A Healthy Union of Convenience?

A Midwest local is crafting a system aimed at making health-insurance affordable for small employers, even nonunion outfits

By Kimberly Weisul

In Milwaukee, a nonprofit and a union local are working together to make health insurance accessible and affordable for home-healthcare workers. In what may be a first, the two have devised an unusual setup that will allow the union's health-insurance plan to be available to small companies that are not union shops. Some sort of innovation has been sorely needed: Milwaukee's health-insurance premiums are 55% higher than those in other large Midwestern metropolitan areas, and premiums for small and midsize companies are expected to rise 23% this year.

So the Wisconsin Regional Training Partnership (WRTP), which trains unemployed and low-income workers for better jobs, is joining with a union representing home healthcare workers -- Service Employees International Union Local #150 (SEIU). Because of legal restrictions on the use of union healthcare funds, the union can't simply open up its plan to nonunion companies. To get around that obstacle, the union and WRTP will set up a professional employee outsourcing company (PEO), which will stand between the union and small home-healthcare agencies. The PEO will have a collective-bargaining agreement with the union, making it and its employees eligible for health insurance through the union.


  Small companies that join will be required to sign over their workers to the PEO, which will become the legal employer. The healthcare company then leases back their employees. Like other PEOs, this one will handle payroll services. But it will also offer health insurance through the SEIU plan.

The monthly premium for a single person is projected to be under $200, while a family plan should come in at about $425. That's less than half what small Milwaukee home-healthcare businesses are routinely quoted. In order to participate, businesses must pay 80% of their workers' healthcare premiums, plus an administrative fee of about 0.5% of total payroll. The training partnership and the union hope to have the PEO up and running by January, 2004.

Money to set up the PEO is expected to come from private and foundation grants. After that, the PEO will be funded by the administrative fee. It could also get a boost from tax credits and wage subsidies for low-income workers. "Many of the employees that are being targeted would probably be eligible" for these tax credits and subsidies, says Eric Parker, executive director of the WRTP. But many small businesses don't take advantage of them because of the administrative costs involved.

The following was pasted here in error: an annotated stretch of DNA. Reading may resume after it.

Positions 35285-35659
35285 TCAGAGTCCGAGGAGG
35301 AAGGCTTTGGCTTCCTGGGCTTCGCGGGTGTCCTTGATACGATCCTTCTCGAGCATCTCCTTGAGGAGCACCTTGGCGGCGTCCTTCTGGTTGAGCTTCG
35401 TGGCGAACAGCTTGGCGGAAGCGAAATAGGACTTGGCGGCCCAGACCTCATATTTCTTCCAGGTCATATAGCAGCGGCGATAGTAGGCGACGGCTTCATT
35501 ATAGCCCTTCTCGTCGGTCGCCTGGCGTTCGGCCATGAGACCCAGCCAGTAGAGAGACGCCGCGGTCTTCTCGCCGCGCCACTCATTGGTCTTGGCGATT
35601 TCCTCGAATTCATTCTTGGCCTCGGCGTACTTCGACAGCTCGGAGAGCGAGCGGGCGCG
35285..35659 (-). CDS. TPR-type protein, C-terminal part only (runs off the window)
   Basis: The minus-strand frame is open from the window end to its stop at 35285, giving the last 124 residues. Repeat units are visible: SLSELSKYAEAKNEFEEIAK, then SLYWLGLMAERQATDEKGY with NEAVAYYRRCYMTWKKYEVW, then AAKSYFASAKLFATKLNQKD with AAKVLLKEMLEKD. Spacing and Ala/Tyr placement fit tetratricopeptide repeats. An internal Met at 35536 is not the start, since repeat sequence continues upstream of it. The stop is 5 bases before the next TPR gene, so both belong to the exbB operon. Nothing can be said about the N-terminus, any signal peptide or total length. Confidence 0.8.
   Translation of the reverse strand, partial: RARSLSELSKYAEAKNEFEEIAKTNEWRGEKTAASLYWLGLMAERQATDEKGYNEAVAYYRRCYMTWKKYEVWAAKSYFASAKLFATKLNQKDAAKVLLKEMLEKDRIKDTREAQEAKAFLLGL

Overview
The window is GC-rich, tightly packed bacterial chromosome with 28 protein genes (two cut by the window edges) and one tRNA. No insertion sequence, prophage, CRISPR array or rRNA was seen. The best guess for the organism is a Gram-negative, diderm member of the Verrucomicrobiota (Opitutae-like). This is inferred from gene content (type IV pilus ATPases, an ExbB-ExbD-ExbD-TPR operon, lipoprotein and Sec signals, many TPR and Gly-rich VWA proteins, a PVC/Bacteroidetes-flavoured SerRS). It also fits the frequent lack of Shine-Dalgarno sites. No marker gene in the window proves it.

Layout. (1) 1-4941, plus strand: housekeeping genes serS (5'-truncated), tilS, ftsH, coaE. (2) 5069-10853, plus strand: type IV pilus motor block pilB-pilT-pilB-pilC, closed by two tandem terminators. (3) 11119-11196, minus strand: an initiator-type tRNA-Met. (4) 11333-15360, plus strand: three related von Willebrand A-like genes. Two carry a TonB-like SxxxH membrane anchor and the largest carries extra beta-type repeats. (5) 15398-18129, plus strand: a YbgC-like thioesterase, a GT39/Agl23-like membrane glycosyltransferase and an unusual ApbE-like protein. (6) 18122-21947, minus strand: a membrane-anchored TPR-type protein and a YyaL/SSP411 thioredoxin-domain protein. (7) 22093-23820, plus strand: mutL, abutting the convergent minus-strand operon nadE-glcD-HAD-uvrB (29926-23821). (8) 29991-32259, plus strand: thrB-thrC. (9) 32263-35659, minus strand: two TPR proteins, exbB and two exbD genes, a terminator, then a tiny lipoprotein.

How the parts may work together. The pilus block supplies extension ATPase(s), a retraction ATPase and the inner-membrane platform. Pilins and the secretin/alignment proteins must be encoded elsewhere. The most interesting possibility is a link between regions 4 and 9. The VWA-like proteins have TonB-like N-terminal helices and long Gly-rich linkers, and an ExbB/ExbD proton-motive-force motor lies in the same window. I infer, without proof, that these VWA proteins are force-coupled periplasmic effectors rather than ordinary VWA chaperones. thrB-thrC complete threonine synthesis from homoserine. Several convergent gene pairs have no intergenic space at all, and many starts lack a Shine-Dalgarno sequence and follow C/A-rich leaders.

"A PEO would have the expertise and the scale to be able to do so," says Parker, and, as the legal employer of the healthcare workers, it would be eligible. Newell Lesselle, executive director of nonprofit consultancy ICA Group, which helped design the program, says the PEO will probably become self-sufficient when roughly 1,000 workers have been signed up.


  The SEIU and WRTP had originally considered a plan that would cover nursing-home workers, especially those working in acute care. But a feasibility study indicated that the groups' best odds for success would be in home healthcare. "Right now, there are 40,000 people working in long-term care in Wisconsin. By 2008 there will be 92,000," says Debra Timko, President of SEIU Local #150. "There's no way you're going to recruit anyone to do this work unless they have health insurance."

Timko believes most of the businesses that sign up for the plan will have between 20 and 200 people. And she's optimistic that by the middle of 2004, some 10,000 workers could be covered.

The wild card, of course, is small businesses' willingness to enroll their employees. Timko, who has been pitching the program to outfits with which the union already has a friendly relationship, says: "I thought there would be opposition, but people are opening their arms. They're embracing it." For others, the union connection is likely to be a hurdle, despite assurances that the collective-bargaining aspect of the agreement won't affect wage scales.


  John Moschnik is the administrator for home-healthcare agency MedAmerica HealthCare of Wisconsin, which employs about 330 home-healthcare workers -- many making between $10 and $11 an hour. Because of the cost, only four people in the company participate in its healthcare plan, but Moschnik says the PEO's rates would be "very attractive."

Still, he thinks the PEO would be less than a slam dunk. "We might be losing some of our influence over our employees because they're being paid through another organization," says Moschnik. "You get involved with loyalty: who is the employee really working for?"

The union tie is also a concern. Still, says Annette Bernhardt, a senior policy analyst at New York University's Brennan Center for Justice, "The incentive for small companies to be able to provide health insurance to their employees is huge. I think that will overcome any barriers." In about seven months, home health-care workers in Milwaukee will know if she's right.

Weisul covers small-business issues in New York

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